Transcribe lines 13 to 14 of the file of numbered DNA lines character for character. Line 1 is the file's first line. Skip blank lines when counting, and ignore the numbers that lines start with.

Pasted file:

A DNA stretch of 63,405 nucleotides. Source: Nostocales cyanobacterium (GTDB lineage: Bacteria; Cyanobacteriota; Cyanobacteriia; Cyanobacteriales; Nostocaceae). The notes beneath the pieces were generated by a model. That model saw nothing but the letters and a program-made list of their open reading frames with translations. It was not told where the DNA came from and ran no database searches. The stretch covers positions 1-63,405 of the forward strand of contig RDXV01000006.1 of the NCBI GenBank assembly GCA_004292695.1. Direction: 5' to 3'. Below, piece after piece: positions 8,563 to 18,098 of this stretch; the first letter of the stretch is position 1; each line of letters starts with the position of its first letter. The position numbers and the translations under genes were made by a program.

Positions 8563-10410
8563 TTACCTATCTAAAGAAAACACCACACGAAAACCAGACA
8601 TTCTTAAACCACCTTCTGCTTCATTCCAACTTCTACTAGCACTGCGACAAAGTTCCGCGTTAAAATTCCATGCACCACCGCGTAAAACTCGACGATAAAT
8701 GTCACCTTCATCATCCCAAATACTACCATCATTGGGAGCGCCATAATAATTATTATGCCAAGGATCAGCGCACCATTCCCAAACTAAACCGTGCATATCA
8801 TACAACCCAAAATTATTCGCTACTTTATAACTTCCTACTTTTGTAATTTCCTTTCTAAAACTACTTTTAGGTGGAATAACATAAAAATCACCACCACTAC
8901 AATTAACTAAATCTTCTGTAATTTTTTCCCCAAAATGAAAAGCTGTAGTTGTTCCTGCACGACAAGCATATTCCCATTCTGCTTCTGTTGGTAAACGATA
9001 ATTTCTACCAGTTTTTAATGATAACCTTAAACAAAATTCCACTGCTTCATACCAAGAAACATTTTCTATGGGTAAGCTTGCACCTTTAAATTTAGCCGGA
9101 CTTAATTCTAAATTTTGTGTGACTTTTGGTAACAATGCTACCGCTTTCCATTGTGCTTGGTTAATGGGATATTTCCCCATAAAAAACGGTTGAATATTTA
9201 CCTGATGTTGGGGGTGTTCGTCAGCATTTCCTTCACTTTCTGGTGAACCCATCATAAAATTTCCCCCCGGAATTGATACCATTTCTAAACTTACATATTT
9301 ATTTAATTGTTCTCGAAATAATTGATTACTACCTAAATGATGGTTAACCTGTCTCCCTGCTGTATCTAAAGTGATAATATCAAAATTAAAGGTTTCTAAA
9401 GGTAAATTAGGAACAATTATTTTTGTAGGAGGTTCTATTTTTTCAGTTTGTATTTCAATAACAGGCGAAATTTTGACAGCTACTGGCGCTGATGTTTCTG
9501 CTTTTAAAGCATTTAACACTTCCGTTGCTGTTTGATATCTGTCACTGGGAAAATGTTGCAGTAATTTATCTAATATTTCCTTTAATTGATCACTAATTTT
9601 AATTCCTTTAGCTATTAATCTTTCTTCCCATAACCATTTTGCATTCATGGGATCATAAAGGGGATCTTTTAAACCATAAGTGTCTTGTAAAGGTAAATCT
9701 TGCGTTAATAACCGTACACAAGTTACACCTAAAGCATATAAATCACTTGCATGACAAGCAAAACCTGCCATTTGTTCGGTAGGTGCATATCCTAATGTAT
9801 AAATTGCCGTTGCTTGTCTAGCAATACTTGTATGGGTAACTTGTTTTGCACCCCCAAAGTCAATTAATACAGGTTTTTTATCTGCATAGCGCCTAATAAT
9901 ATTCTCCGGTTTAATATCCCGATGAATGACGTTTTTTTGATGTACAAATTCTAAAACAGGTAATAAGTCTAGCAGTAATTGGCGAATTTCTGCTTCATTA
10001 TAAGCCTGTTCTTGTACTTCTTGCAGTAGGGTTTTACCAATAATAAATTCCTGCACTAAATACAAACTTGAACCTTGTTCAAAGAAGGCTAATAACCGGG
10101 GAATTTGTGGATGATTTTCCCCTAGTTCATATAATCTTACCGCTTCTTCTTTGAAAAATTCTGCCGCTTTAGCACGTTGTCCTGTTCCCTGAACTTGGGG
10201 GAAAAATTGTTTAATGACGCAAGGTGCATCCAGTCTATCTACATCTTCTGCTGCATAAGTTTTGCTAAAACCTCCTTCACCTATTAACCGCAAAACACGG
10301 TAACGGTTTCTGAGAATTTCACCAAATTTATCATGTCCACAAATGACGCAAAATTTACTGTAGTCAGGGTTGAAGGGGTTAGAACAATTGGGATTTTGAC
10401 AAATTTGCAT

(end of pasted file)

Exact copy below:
9501 CTTTTAAAGCATTTAACACTTCCGTTGCTGTTTGATATCTGTCACTGGGAAAATGTTGCAGTAATTTATCTAATATTTCCTTTAATTGATCACTAATTTT
9601 AATTCCTTTAGCTATTAATCTTTCTTCCCATAACCATTTTGCATTCATGGGATCATAAAGGGGATCTTTTAAACCATAAGTGTCTTGTAAAGGTAAATCT